• Some mills may also choose to set a minimum and maximum for cut-to-break if they run a consistent hardness, eg: 20:80 minimum to 25:75 maximum

Edge Tech allows better control of this ratio by numerical algorithms versus ‘trial and error’.

The operator is able to determine that the proper cut-tobreak ratio is being met, and should any variation outside of an acceptable range occur, the operator is alerted in real time and immediate action can be taken.

Incorrect depth of the cut can lead to burrs at the bottom of the strip which in turn can damage the surface of work rolls, resulting in surface defects on future coils.


Knife manufacturers have long-established guidelines for the identification of common defects that can occur. Mills without edge inspection typically replace knives based on time in use or linear product runs such as every ‘X’ number of hours or in ‘n’ x 100km based on a ‘guess’ that it is time to make a change.

In-line inspection systems have established a new standard for a detailed view of the strip edge while in production which means new ways to increase the life of knives and better control of preventative maintenance of knife changes. With visual feedback from Edge Tech, they can make an educated decision and extend the knife life by up to 1.5 times or more, but have the ability to replace them sooner if they start to deteriorate.

The effect of variables that can impact knife life, such as different grades of steel, upstream variables, or metallurgical properties can be monitored directly. A real-time visual indication of these variables can be used to determine and document the ideal knife setting based on the historical data for each grade of steel. A mill could also use this information to build a history of knife quality, such as performance and life from different manufacturers.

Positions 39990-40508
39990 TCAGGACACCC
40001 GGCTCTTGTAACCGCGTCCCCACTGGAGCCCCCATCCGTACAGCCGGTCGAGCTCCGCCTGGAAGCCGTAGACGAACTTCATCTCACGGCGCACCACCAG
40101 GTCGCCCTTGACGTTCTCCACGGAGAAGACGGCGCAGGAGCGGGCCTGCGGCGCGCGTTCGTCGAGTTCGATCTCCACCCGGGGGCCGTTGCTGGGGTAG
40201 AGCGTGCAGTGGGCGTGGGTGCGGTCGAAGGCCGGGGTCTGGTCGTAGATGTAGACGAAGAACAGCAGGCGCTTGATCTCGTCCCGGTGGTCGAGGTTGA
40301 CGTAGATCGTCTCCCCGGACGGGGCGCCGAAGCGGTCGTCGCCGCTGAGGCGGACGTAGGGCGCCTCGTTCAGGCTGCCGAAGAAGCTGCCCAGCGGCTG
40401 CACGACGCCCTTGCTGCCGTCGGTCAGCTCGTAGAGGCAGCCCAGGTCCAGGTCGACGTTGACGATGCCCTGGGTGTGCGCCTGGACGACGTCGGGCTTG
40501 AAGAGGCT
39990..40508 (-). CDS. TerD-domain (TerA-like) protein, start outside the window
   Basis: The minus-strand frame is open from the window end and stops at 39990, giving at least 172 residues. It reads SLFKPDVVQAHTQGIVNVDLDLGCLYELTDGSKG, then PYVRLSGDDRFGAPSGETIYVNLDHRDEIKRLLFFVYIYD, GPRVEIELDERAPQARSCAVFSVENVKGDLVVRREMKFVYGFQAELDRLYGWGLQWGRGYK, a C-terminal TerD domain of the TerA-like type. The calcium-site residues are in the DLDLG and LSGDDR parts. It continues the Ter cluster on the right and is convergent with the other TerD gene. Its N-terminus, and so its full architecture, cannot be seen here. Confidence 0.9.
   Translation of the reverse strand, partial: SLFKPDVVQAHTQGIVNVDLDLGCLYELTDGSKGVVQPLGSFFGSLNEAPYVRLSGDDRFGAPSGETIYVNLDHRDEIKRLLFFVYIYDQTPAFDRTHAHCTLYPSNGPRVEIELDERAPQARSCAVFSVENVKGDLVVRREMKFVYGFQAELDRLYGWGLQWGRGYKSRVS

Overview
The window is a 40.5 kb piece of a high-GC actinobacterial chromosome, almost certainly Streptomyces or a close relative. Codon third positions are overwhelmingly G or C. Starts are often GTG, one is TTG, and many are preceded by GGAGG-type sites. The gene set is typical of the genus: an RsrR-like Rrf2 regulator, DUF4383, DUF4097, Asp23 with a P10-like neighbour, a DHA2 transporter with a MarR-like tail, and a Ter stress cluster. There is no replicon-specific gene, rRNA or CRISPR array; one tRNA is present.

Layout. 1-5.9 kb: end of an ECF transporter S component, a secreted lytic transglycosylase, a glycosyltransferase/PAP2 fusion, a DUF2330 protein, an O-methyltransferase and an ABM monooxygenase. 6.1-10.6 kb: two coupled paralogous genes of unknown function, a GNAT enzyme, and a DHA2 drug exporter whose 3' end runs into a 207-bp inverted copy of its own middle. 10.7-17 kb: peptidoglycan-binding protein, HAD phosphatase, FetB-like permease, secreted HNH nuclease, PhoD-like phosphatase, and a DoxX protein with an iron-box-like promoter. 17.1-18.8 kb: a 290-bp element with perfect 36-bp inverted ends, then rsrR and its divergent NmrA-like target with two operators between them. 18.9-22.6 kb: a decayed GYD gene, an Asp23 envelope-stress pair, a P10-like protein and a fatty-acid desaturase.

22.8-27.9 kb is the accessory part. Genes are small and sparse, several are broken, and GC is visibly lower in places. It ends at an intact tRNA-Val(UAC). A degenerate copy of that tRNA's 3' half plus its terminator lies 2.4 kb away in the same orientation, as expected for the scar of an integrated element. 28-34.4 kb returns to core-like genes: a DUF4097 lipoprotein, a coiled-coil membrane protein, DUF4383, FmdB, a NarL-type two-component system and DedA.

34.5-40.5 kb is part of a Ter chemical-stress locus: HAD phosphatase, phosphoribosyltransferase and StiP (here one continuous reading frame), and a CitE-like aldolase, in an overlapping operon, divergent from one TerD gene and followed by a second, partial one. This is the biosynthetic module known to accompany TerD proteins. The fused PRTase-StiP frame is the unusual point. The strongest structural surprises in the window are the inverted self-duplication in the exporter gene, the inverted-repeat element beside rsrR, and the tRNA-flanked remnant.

Lastly, a mill can use the documented data to optimise run time based on the history of each type of knife on different materials. Teams can identify at what point in the run time would an adjustment in knife settings extend life or determine the true effects of adjustments commonly made at the end of the knife life to finish a run, such as increasing lap or downward pressure causing damage to work rolls.


Inspection systems eliminate trial-and-error. Operators respond to a quality concern by correcting the issue immediately, before any further damage is done. In this example, technology empowers the operator to no longer guess if corrective action will solve the issue but to know it is correct, and document their experience for repeatability.

Further consistency is achieved via the ability to establish ideal settings for repeatability of each coil and job. Operators follow a set process, react immediately based on established protocol and confirm results in real time. Mills can now build a library of observed cause and preferred reaction, which can lead to further enhancements such as the automation of knife settings by the mill based on real-world scenarios as experienced by mill personnel on mill equipment.

Mike Simonis is President, Unilux USA, Saddle Brook,
New Jersey, USA